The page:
• Sometimes I Forget You’re a Robot by Sam Brown.forget your a robot This is a lovely story about friendship and could be used in ECE to develop student awareness regarding how we speak to people in a positive way and how we are all valuable in different ways, plus jobs that robots could do.
  • The Three Little Aliens and the Big Bad Robot by Margaret McNamara. This is an adaption of the famous ‘Three Little Pigs’, it would work well in a text comparison activity (with a Venn diagram) and lends itself well to incorporating any space travel activity. The end pages show the planets, all labeled with their names. Not really useful for DT but I really liked the big bad robot and his scary face.
  • R Is for Robot: A Noisy Alphabet by Adam F. Watkins. r for robotAnother text with great robot illustrations, each letter of the alphabet has words which describe sounds. It would be great for any narrative writing task or animation project where students were being encouraged to include sound within their text. Watch this clip to get an idea of the content.
  • Clink by Kelly DiPucchio. clink2This book has lovely end clinkcovers illustrated with very detailed plans of how to build a robot, a great example to show students and encourage them to add detail to their diagrams. The story line features an outdated robot whose programs no one wants and how he tries to gain the attention of the shoppers in hope of being purchased.
  • Little Robot by Ben Hatke, little robotis a graphic novel suitable for junior and middle school students. This text is a perfect hook for comic book making, students could create their own comic book text using an iPad application or website. Comic book creation is a great way to demonstrate creating a sequence. See Ben being interviewed and talk about his artwork.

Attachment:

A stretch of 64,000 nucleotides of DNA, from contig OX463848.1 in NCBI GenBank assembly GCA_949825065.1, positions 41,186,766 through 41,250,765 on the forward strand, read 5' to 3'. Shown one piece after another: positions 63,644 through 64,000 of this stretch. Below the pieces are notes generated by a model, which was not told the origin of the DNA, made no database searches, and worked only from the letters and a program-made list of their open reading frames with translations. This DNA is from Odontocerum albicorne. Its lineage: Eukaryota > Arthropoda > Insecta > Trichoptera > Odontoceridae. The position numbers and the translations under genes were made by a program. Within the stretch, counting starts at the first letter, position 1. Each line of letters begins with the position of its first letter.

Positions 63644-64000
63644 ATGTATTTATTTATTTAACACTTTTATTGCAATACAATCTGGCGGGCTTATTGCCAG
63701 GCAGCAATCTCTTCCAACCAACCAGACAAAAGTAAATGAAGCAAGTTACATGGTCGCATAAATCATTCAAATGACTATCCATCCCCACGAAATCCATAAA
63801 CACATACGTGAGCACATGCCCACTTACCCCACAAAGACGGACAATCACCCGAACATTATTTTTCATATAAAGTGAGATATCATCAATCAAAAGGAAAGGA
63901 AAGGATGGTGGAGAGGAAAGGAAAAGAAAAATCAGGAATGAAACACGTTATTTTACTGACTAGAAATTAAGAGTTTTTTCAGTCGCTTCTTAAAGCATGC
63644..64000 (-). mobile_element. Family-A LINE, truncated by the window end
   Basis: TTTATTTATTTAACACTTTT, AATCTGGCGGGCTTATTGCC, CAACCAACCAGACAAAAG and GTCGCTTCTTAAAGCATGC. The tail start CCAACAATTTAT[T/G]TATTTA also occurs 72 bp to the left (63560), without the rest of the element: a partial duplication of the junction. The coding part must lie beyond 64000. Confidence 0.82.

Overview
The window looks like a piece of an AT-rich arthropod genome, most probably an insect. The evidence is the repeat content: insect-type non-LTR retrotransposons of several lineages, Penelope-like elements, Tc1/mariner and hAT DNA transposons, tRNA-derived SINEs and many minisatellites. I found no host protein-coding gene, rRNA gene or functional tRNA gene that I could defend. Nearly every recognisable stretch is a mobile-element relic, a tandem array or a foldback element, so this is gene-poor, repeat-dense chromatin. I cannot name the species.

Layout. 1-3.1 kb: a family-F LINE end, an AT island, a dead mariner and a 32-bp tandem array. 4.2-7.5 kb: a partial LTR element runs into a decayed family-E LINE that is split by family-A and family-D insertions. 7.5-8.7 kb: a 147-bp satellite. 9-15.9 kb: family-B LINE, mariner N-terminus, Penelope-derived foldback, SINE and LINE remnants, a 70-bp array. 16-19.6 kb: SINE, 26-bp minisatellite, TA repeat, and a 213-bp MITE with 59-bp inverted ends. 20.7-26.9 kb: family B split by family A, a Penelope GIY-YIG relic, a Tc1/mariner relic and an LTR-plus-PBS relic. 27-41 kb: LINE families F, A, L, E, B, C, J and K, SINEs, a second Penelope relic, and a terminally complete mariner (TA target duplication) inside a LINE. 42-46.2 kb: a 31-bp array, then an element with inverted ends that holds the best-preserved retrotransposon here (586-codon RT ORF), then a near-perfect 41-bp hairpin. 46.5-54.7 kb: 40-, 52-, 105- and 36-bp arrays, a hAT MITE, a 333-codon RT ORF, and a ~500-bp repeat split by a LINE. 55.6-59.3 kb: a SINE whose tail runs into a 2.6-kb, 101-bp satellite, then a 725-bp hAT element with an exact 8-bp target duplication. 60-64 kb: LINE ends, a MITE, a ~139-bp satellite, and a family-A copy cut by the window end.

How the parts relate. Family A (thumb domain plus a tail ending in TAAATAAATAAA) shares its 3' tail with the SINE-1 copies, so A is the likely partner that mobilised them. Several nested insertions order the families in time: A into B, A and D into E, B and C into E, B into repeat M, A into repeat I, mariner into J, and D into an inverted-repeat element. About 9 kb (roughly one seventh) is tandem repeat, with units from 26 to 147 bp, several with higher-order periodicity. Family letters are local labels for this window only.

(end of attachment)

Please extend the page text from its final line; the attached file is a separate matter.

MAKING BOTS BOOKS

  • Cool Robots by Sean Kenney. LEGO extraordinaire Sean Kenney has developed a few cool robots 2texts with instructions for building simple robots. You will need to check his block list and make sure you have the required pieces, otherwise, use the text as inspiration and have students construct their own robots. Perhaps they could even create their own instructions, another way to teach about sequences/algorithms.
  • Cool Creations in 35 Pieces by Sean Kenney. This book has several robot designs. You can purchase the 35 pieces on this website. What might be interesting is using the robot creations to create a short film/stop motion, after designing and creating their robots students could create a storyboard sequence and then use a green screen app to produce their short film.
  • awesome legoAwesome LEGO Creations with Bricks You Already Have by Sarah Dees. Another useful LEGO book featuring several robots to inspire students to get creative with design and make their own. Build some math activities into the project, perhaps collating and graphing data about the blocks used or set a criteria challenge and limit what they are allowed to use.
  • Papertoy Glowbots: 46 Glowing Robots You Can Make Yourself! by Brian Castleforte. This book looks like loads of fun and Papertoy-Glowbots_covercontains enough robots for each child in your class. You could easily merge this text into your Science program about light or use it as inspiration for a Design and Technology project. **Please note: there is a warning about potential fire hazard for some projects, make sure you go over any safety issues with your students and have a plan in case anything should occur (ooh…another Health lesson, fire safety).

Well, this robot needs to power down after developing RSI from working too long on the computer. I haven’t even looked at the great non-fiction robot text available, perhaps next time. Just a little shopping tip before I go…